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SIR JOHN FROISSART Chronicles of England, France, Spain and the adjoining countries from the latter part of the reign of Edward II to the coronation of Henry IV. Vol.1

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SIR JOHN FROISSART
Chronicles of England, France, Spain and the adjoining countries from the latter part of the reign of Edward II to the coronation of Henry IV. Vol.1
page 277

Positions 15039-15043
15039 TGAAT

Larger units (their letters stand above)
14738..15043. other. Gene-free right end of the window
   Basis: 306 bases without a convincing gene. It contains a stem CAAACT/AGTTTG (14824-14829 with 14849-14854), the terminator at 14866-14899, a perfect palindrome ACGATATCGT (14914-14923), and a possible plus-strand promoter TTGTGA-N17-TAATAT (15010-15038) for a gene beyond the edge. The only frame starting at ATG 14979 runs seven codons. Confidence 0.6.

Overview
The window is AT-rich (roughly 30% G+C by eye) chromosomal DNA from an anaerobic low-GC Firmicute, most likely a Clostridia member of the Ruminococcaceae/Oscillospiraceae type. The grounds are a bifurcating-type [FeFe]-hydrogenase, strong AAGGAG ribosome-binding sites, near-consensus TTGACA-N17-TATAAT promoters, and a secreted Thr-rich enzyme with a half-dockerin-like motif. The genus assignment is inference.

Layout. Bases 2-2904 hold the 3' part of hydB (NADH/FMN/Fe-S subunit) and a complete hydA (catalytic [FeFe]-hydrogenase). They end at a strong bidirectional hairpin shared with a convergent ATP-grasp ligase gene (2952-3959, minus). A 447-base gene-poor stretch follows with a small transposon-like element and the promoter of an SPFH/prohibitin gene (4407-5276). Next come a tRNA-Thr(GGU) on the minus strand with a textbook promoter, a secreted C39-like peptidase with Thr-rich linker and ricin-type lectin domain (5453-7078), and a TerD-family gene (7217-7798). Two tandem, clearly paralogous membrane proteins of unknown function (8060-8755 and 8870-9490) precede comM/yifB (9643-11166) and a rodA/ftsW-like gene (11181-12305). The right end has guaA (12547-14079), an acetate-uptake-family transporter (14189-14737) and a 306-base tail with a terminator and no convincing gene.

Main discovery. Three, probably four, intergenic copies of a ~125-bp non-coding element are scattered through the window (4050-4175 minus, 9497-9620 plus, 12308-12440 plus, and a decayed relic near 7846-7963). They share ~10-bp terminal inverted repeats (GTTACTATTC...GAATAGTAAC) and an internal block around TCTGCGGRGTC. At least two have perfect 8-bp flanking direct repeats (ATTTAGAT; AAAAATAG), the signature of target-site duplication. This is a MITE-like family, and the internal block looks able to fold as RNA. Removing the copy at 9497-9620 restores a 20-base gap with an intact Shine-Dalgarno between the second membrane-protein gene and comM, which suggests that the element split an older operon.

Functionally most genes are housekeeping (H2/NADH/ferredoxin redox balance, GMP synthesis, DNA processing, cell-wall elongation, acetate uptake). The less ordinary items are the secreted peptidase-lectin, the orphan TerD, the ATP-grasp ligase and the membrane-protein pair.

battle array, in order tofight with him according to his promife : others faid it would exhibit a lingular inftance of madnefs to fight, as they were not certain that fome treachery was not intended ; befides, if fortune ihould be unfavourable, the king « would run a great riik of lofing his kingdom, and if he ihould conquer his enemies, he would not be the nearer to gain poifeffion of England, or of the land of the allies. Thus the day paffed until near twelve o'clock in difputes and debates. . About noon a hare wasftarted in the plain, and ran among the French army, who began to make a great ihputing and noife, which caufed thofe in rear to imagine the combat was begun in the front, and many put on their helmets, and made ready their fwords. Several new knights were made, çfpecially by the earl of Hainault, who knighted fourteen, and they were ever after called knights of-the barç* In thisfituation the two armies remained aty Friday, without moving, except as has been mentioned. In the midft of the debates of the council, of the king of France, letters yftre brought to the king from Robert king of Sicily, addreffedto him and his council. This king .Robert was, as they^faid, a very great aftrologer ançl full of deçp fcience : he had oftçn caft the nativities of the kings of France and Eng* land, and had found, by his aftrologyand the influence of the ftars, that, if the king cf France fought with the king of England in perfon, he would furely be defeated j in confequence of which, he, as a wife king, arid much fearing the danger


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